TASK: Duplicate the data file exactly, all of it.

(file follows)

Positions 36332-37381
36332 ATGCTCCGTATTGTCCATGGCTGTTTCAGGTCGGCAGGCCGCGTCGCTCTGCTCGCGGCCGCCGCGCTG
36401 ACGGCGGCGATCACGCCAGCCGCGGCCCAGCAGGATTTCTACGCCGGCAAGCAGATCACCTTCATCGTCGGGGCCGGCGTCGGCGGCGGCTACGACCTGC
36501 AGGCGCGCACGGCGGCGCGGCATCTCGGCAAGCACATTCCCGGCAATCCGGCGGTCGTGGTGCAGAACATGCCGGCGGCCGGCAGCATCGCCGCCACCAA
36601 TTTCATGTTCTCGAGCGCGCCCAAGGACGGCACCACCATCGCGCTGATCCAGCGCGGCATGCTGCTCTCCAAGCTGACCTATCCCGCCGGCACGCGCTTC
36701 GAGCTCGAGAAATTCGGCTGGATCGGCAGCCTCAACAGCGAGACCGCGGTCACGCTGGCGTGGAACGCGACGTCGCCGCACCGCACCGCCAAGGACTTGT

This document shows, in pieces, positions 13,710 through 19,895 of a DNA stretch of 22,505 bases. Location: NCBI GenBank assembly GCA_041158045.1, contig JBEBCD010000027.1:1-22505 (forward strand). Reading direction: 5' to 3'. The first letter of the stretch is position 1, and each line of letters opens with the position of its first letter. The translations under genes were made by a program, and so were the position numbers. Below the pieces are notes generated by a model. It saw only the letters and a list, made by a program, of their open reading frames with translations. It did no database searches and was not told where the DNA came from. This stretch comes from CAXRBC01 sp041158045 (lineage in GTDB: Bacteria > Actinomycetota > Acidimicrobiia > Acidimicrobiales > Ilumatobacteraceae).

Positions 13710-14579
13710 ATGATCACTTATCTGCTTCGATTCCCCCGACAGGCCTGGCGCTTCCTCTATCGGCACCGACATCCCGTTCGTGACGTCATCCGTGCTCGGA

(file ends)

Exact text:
Positions 36332-37381
36332 ATGCTCCGTATTGTCCATGGCTGTTTCAGGTCGGCAGGCCGCGTCGCTCTGCTCGCGGCCGCCGCGCTG
36401 ACGGCGGCGATCACGCCAGCCGCGGCCCAGCAGGATTTCTACGCCGGCAAGCAGATCACCTTCATCGTCGGGGCCGGCGTCGGCGGCGGCTACGACCTGC
36501 AGGCGCGCACGGCGGCGCGGCATCTCGGCAAGCACATTCCCGGCAATCCGGCGGTCGTGGTGCAGAACATGCCGGCGGCCGGCAGCATCGCCGCCACCAA
36601 TTTCATGTTCTCGAGCGCGCCCAAGGACGGCACCACCATCGCGCTGATCCAGCGCGGCATGCTGCTCTCCAAGCTGACCTATCCCGCCGGCACGCGCTTC
36701 GAGCTCGAGAAATTCGGCTGGATCGGCAGCCTCAACAGCGAGACCGCGGTCACGCTGGCGTGGAACGCGACGTCGCCGCACCGCACCGCCAAGGACTTGT

This document shows, in pieces, positions 13,710 through 19,895 of a DNA stretch of 22,505 bases. Location: NCBI GenBank assembly GCA_041158045.1, contig JBEBCD010000027.1:1-22505 (forward strand). Reading direction: 5' to 3'. The first letter of the stretch is position 1, and each line of letters opens with the position of its first letter. The translations under genes were made by a program, and so were the position numbers. Below the pieces are notes generated by a model. It saw only the letters and a list, made by a program, of their open reading frames with translations. It did no database searches and was not told where the DNA came from. This stretch comes from CAXRBC01 sp041158045 (lineage in GTDB: Bacteria > Actinomycetota > Acidimicrobiia > Acidimicrobiales > Ilumatobacteraceae).

Positions 13710-14579
13710 ATGATCACTTATCTGCTTCGATTCCCCCGACAGGCCTGGCGCTTCCTCTATCGGCACCGACATCCCGTTCGTGACGTCATCCGTGCTCGGA